Caldecott & Newbery Winners
Books for Kids
Films For Grown-Ups
Apted's 42 Up
lot of news is relevant to parents.
2008 scored well for adults over 18 reading at least one novel, short story, poem or play -- online or in print. The number of people reading fiction had been on a steady decline since 1982. However, the U.S. Census Bureau found that the trend has, reversed, at least for the time-being. Whether it's the Big Read, Oprah's Book Club or more online options remains to be seen.
still do more of the housework and childcare according to a recent study
by the Bureau of Labor Statistics.
Grandparents play an important role in supporting their children and grandchildren -- especially during "times of need and crisis" according to Vern Bengtson, a gerontologist and sociologist who has been studying families for more than 30 years.
Bengtson identifies five different models of intergenerational connection. Over 50% of families are either "tight knit" or "sociable," with stong levels of support and contact. Another 32% have less on-going contact but indicate the potential to be there in times of need. Only 17% are "detached" with little promise of future connection. Bengston's study was done for the AARP and included 1,500 adults.
It's good to know that many grandparents play an active role in children's lives. A New York Times op ed piece by Hila Colman, a writer in her 90's, suggests that the kind of housing that isolates and segregates the elderly deprives all generations of the chance to get to know one another as people.
our youth-oriented society we tend to undervalue experience. Older people
have a lot to share. They have survived personal crises as well as events
in history; have coped with loss and adversity and often have a perspective
that can provide helpful insight to the younger generations. Given the
opportunitiy, many grandparents and other older people have wonderful
wisdom, as well as fascinating stories, to pass along if we only listen.
Are Kids Today Spoiled?
A Time Magazine/CNN poll found that 80% of Americans surveyed think that kids today are more "spoiled" than kids 10 or 15 years ago!
At CreativeParents we hate to see the word "spoiled" applied to children. Food spoils. Something that's spoiled is irreversibly damaged. That's not the case with kids.
The word "spoiled" may be ill-chosen, yet we all know what we mean when we hear the word used. It's applied to kids who have developed intolerable whines to get their way. Kids who have enough toys to fill the Taj Mahal; don't play with any of them -- and then say they're "bored." Kids who act as if they are entitled, but don't seem to recognize anyone else's needs.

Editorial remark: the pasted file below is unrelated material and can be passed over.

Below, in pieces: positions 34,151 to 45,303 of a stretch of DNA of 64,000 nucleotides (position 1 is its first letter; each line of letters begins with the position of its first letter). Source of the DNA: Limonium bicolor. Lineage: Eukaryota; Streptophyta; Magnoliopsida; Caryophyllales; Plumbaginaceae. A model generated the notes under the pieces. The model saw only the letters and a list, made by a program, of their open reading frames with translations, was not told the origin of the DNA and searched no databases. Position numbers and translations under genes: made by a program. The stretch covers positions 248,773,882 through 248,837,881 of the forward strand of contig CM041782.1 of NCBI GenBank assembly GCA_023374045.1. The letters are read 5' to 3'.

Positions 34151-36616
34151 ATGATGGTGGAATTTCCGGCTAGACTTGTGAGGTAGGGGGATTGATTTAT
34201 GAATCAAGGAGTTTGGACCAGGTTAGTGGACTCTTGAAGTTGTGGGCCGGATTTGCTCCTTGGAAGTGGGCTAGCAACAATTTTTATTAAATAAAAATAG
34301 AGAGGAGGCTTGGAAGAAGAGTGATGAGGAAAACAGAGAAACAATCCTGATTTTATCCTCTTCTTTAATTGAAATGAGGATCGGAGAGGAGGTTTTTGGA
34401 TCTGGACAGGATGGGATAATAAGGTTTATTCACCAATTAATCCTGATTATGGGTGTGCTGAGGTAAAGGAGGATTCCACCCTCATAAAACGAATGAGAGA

As parents we get worn down, don't know where to set limits, offer things instead of time and may not be on hand to follow through on the boundaries we have set. Plus we're living in a world where kids are being told they need a whole lot of merchandise to make them happy, popular and cool.
the situation is far from irreversible. Kids really want to have limits.
It's okay to say "no." Explain your reasoning so your kids can learn from
it. Encourage kids to use their imaginations and be resourceful with what
they already own. Spend time with your kids and encourage them to understand
others' perspectives. I've seen many a whiny kid turn into a "good egg."
Take a Hike
Once again, it's been determined that walking is good for you. This time Nanette Mutrie, a health professor at Glasgow University, found that walking three times a week, 20 minutes each walk, reduces the impact of depression.
So lift your spirits, and your children's, by getting out into the fresh air and walking, rather than driving. Walking with your child provides a great opportunity to converse about mundane topics, observe nature, contemplate the cosmos -- and get some healthful exercise, all at the same time.
If your child is too young to walk on his or her own, get out the stroller. Arrange a walk with some other parents of stroller-age kids and walk together. Your kids will enjoy the fresh air and the parallel company. You'll get exercise-- and a chance to spend precious time with other parents.
more thought on other topics...
School lunches- At a time of increased interest in health, school lunches have come under scrutiny. The economics of lunch programs is one factor. Enticing kids to eat veggies and low-fat protein is another. Any suggestions for what has worked in your kids' school?
Curriculum debates - As New York City begins to adopt a phonics-based reading program, the old debate between whole language and phonics proponents continues. Does learning to read have to be an either/or proposition? Please share any thoughts about how you or your kids learned to read?
Reading aloud to kids- Reading aloud to kids is one of the best ways of encouraging them to become readers. Up until what age can you read aloud? There are families that continue long after the kids have become adept readers. What books have you found are great read-alouds for older kids?
One way of getting kids to practice reading is to encourage them to read
aloud to the family dog. Apparently some dogs are receptive to hearing
kids' sometimes halting efforts. And kids find it comforting to be able
to practice, without anyone jumping in to correct them.
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